That's the kind of economic recovery we've got on our hands now. It's very George Bushian -- with a firmer foundation and more strength than we expect.

Yesterday's Washington Post had an opinion piece by Dana Milbank ("In Game of Expectations, Bush Usually Wins") which argued that reducing expectations is a central strategy for George Bush and the Bush Administration. This is the art of talking down your prospects for success to such a degree that any kind of outcome is better than what was expected, thereby earning you credit. All sales departments will recognize that strategy.

"This is a president who loves to be misunderstood," Rich Bond, a Republican party strategist, is quoted as saying.

The Bushies started talking down the economy in December of 2000, even before they took office, when Dick Cheney got on Meet the Press and said there was "growing evidence" that the economy was slowing. "We're seeing it in automobile sales and a lot of other areas, earnings falling off for corporations. And we may well be on the front edge of a recession here," he said. Even then, he was thinking about the 2004 reelection campaign. He needed to be able to pin the blame for any weak economy that might develop in the first term on the guys who were leaving town.



Two and a half years later, we still are looking back at the year 2000 as a high water mark for advertising spending and most other measures of ad industry well-being.

I don't think politicians and economists give enough credit to the role that the president plays in creating the psychology for economic growth. After all, why do people buy refrigerators, computers or common stocks? And, why do businesses build new plants or launch new products? People and businesses make investments because they think the future will be better than the world they see around them. Popular and inspiring presidents created the confidence necessary for great and continuing economic expansions -- FDR during the late 30s and 40s; JFK during the 60s; Reagan during the 80s; and Clinton during the 90s. Presidents who seemed tentative, worried or confused inspired malaise -- Ford and Carter in the 70s and Bush I in the early 90s.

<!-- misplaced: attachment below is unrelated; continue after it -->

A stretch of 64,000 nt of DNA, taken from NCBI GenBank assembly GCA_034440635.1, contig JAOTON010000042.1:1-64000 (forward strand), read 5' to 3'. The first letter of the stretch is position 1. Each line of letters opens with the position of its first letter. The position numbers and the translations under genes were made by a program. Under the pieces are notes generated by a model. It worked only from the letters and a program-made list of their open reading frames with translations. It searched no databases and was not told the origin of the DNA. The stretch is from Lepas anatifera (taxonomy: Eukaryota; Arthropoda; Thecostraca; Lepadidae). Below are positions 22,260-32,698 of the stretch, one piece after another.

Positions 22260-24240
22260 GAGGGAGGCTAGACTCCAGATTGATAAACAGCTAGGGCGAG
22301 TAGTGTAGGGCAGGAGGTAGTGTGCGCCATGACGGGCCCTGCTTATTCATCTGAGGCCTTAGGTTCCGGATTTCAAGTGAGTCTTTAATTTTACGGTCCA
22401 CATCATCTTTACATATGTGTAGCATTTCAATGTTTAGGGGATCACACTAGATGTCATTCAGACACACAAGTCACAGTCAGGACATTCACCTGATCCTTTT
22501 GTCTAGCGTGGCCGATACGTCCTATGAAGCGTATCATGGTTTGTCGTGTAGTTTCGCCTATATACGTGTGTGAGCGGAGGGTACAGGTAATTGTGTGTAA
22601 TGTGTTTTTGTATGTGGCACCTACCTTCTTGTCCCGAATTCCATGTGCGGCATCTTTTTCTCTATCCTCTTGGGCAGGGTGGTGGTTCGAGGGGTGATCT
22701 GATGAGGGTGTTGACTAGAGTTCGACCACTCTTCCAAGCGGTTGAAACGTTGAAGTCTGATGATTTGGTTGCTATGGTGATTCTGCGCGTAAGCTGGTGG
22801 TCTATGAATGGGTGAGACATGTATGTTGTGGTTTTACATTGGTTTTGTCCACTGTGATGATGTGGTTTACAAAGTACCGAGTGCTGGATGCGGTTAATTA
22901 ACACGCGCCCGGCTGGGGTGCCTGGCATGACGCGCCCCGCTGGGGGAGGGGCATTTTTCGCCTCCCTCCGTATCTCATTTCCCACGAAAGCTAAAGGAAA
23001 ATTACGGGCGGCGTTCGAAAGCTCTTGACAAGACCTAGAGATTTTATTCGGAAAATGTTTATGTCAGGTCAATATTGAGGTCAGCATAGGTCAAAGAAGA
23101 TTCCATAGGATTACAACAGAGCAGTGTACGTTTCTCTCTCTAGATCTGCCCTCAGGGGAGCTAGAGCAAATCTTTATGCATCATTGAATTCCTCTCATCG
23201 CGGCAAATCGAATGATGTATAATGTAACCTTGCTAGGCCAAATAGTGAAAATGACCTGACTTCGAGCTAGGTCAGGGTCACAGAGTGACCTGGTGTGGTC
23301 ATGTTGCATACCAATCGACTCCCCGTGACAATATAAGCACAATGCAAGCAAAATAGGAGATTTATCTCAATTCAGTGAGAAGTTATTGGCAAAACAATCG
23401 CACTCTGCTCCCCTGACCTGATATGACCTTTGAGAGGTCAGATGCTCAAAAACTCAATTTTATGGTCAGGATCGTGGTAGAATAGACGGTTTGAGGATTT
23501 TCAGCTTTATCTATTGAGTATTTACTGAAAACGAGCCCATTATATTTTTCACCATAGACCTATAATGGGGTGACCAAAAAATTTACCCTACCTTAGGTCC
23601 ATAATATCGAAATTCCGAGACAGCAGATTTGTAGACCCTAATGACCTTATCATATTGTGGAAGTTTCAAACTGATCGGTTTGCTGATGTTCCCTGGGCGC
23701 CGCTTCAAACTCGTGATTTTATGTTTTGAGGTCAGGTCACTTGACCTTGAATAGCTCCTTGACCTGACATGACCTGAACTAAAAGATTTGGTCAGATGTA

The president's role is all about building confidence so that all sectors of the society and economy will invest in their own brighter future. And those investments themselves are what cause that brighter future. In fact, the genius of America may be quite simply that belief in the possibility of continual improvement -- personal and national -- leads individuals to start new lives and companies to start new businesses, thereby leading to the growing economic strength to sustain both.

Even though Bush's poll numbers have been high, confidence in the economy has been lacking. That's because he has been focusing on other goals.

But all that may be changing now. With the engine of the economy -- ad budgets -- on a growth course again, with upfront ad prices surging in all sectors, with an Olympics and election year coming on strong for 2004, with war and terrorism worries (hopefully) behind us, America is ready for a return to normalcy. And that means a return to optimism and investment spending.

No-one was better than Ronald Reagan at expressing faith in America and confidence in the future. Now, we need that kind of presidential cheerleader again. This is not the time for reducing expectations. George Bush has to get out in front of the emerging positive economic trends and exhort us to greater confidence, to confirm our aborning, renewed faith in that better future. Then, in his 2004 reelection campaign, he will be able to claim credit for the hoped-for expansion we should by then be having. And, four years thereafter, he will be able to say that, as with so much else, we indeed misunderestimated his economic prowess.

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